Nnamdi Asomugha, Dominique Rodgers-Cromartie, Nate Allen and Kurt Coleman were the four members of the starting secondary in 2012. None will be a starter in 2013. Points for Chip Kelly.
But he loses points for not replacing any of the four with an above-average player. From Cary Williams to Patrick Chung to Kenny Phillips to Bradley Fletcher, the Eagles' secondary is full of players with potential but not a lot of actual success.
Basically, no one really knows what to expect from them as a group this season.
They'll definitely be better than the 2012 group, but wouldn't it have made more sense to add a member of the secondary with a high or mid-round draft pick?
It's not just the fans who seem to have grown fond of Chip Kelly very quickly. The players really like him, too.
Center Jason Kelce has already said that Kelly is easier to talk to than former coach Andy Reid.
It remains to be seen, of course, how Kelly's style will translate on the field.
No one plays just one position on Chip Kelly's team. That would be boring and predictable and Kelly is definitely not boring and predictable.
There's James Casey, who plays fullback and tight end, but can also line up at wide receiver. There's DeSean Jackson, who will likely be lining up on the outside at wide receiver, but in the slot, at running back and possibly even at quarterback.
Even some of the offensive linemen will probably get in on the action. As a former college quarterback, Lane Johnson seems to be a prime candidate to catch some tackle-eligible short-yardage touchdown passes.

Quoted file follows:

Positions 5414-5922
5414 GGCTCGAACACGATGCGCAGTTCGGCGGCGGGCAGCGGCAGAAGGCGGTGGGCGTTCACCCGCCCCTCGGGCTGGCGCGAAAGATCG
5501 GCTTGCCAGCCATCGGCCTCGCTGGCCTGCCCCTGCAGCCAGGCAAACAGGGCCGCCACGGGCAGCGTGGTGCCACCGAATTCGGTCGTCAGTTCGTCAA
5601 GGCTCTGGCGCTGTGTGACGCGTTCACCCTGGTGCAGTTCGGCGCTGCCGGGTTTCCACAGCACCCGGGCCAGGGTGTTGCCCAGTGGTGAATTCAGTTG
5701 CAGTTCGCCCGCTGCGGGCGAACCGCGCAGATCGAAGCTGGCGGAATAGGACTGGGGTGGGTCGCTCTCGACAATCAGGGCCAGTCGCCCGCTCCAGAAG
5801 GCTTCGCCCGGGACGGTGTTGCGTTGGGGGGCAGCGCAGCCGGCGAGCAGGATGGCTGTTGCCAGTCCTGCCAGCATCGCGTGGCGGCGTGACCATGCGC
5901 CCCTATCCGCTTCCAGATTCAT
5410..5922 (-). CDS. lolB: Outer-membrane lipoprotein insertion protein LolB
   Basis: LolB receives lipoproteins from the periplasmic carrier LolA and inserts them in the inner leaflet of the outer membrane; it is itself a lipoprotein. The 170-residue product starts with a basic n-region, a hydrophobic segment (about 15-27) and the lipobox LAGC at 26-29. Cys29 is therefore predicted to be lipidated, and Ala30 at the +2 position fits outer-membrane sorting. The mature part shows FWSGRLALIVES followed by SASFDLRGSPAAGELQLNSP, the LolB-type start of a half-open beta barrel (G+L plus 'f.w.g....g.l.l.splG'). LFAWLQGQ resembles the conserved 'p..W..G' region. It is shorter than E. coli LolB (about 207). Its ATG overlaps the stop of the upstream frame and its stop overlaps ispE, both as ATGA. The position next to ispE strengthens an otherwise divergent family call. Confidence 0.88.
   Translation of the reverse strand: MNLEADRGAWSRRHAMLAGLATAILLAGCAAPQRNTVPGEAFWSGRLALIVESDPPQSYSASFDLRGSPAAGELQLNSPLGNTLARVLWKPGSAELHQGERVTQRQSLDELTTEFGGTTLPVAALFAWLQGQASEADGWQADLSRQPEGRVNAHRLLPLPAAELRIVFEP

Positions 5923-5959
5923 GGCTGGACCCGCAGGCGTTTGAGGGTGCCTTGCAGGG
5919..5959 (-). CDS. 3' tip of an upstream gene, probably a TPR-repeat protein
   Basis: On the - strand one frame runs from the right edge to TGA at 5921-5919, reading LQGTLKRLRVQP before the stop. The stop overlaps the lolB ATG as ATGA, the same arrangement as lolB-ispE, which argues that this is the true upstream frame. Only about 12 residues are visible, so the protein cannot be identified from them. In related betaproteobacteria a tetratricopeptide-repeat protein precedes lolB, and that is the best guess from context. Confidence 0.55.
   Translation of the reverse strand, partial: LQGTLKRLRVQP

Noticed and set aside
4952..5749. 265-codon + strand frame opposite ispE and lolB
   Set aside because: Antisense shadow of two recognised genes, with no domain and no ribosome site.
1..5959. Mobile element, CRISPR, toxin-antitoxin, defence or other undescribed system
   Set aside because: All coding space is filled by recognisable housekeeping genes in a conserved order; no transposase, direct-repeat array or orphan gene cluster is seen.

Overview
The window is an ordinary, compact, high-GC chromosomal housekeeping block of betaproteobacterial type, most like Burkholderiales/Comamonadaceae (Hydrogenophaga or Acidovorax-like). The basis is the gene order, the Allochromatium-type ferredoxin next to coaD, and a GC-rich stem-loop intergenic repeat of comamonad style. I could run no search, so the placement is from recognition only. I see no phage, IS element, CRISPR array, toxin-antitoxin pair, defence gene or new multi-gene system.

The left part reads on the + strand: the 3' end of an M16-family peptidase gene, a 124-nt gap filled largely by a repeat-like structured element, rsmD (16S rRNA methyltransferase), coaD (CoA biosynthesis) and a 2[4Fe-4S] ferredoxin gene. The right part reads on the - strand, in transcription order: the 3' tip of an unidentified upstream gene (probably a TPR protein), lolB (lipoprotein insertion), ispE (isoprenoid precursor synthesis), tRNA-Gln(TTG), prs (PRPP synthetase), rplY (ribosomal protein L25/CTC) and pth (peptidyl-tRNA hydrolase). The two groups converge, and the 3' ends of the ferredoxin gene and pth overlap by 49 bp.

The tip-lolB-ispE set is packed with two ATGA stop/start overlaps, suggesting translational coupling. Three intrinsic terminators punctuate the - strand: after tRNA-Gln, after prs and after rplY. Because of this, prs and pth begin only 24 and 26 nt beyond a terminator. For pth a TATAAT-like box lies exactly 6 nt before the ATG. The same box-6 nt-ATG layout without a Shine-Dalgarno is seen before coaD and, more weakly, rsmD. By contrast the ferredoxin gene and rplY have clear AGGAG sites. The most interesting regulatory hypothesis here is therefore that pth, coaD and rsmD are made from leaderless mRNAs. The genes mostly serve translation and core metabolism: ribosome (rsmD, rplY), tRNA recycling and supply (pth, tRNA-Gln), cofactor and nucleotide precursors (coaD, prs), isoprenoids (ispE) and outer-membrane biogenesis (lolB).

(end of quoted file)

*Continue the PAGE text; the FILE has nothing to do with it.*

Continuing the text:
Chip Kelly might be getting a little bit carried away with the way he is attempting to use some of the players on the team.
Little-used tight end Clay Harbor will drop to the fourth tight end on this year's roster, but who expected him to be playing on the defensive side of the ball? He is, though, as Kelly has him working at pass-rushing linebacker.
The biggest surprise, however, is slot receiver Jason Avant working on the defensive side of the ball, in the secondary. Avant is known for his great hands, but not his speed. He was a perfect fit for Reid's West Coast offense, but he may be a surprise preseason roster cut in 2013, given Kelly's tendency to use tight ends over slot receivers.
For what it's worth, there's almost no way that a player like Avant, already 30 years old, could make any sort of impact at secondary.
The Eagles haven't gone public with the decision, but it's become obvious that the team is switching its defensive scheme to a variation of the 3-4 defense.
The switch helps players such as Brandon Graham, DeMeco Ryans, Connor Barwin and Mychal Kendricks, who all played in a 3-4 defense in college or in the NFL.
It also helps last year's first-round draft pick, Fletcher Cox, who can easily move from tackle to end.
Not all of the players are a fit for the new defense though. Veteran Trent Cole has never played in a 3-4 defense.
It remains to be seen how the team adjusts to defensive coordinator Billy Davis's new style of defense.